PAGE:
3-minute read

Team culture seems to be a hot phrase for hiring. Companies are scrambling to differentiate themselves by offering benefits ranging from free food to dogs in the office to unlimited PTO. All these company perks may scream fun and games, but what about getting actual work done?


Whether you’re building a brand-new team or improving a current one, positive team culture is an essential aspect of gaining new talent and running a successful business. No one is an island; people spend their days on teams, moving between groups of all shapes and sizes.


So what exactly is team culture? How can we shape it to drive progress?


Team culture is nearly the same as company culture, just more specific to the people on teams instead of the environment they work in. According to Prototypr, team culture is “made up of the values, beliefs, attitudes and behaviours shared by a team. It’s how people work together towards a common goal and how they treat each other.”


OK, so it’s about the “who” and the “how.” We’ve all heard about offices being like families, all ideas being important, and employees being valuable no matter what. These makes sense, since companies must employ team members that can work well together, remain ahead of the competition, and feel happy enough to stay year after year. When you look closely enough, collaboration and innovation are the two pillars of maintaining forward progress and keeping employees happy.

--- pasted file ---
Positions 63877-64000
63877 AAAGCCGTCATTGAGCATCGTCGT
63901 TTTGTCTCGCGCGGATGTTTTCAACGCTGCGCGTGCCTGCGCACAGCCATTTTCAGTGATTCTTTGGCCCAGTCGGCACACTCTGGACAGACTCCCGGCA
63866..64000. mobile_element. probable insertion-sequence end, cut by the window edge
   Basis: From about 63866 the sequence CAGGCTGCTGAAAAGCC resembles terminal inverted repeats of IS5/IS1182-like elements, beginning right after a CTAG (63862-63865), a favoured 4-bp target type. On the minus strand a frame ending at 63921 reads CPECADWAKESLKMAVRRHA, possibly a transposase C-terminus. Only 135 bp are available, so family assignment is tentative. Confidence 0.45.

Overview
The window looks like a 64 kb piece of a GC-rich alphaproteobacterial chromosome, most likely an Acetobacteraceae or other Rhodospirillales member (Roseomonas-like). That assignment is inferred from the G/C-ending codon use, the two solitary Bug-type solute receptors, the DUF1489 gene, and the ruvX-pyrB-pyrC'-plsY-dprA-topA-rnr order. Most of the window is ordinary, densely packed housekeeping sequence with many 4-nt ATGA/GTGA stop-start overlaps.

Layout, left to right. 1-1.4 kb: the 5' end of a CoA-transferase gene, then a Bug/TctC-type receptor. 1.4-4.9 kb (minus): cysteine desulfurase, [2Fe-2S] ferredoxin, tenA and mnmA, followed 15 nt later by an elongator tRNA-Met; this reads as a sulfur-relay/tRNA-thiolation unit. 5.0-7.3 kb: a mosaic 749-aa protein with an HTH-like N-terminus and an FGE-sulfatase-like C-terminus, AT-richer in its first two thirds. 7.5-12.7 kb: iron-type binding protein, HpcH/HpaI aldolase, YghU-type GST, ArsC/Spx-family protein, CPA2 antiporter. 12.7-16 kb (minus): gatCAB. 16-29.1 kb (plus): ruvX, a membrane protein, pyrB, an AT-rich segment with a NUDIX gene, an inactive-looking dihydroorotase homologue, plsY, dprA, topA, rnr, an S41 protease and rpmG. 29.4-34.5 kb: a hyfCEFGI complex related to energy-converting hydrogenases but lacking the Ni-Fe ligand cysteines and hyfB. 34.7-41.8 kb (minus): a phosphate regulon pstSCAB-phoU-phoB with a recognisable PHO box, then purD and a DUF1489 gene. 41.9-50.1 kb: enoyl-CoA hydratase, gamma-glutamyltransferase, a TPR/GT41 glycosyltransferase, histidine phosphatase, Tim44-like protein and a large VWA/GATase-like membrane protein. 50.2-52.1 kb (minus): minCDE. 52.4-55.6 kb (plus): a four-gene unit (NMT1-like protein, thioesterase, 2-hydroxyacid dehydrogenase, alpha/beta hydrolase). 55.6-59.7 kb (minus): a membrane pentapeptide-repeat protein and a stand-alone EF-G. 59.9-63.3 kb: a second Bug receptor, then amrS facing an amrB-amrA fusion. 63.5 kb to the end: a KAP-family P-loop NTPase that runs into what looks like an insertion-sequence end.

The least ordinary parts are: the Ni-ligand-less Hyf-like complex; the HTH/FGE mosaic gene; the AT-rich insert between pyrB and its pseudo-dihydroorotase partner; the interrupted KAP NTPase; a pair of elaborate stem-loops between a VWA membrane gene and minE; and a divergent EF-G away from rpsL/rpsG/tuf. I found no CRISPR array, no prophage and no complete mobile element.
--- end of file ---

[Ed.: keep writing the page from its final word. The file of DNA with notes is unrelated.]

So how can you craft a team culture around these two things?


Enabling collaboration

Collaboration is the embodiment of company values. Concepts like a “culture of we” are the driving force behind successful collaboration; employees must be confident that their daily work and interactions are supported by an overarching company philosophy. How you structure and operate your teams will either nourish the relationship you have with your employees or erode it.



Teams should operate with a single, unified vision: move the company forward. This can be interpreted in a variety of ways, but the core message is unmistakable and provides a common thread for teams to work from. If teams become structured around a single person or interrupted by ego, teamwork breaks down and the company journey can stall.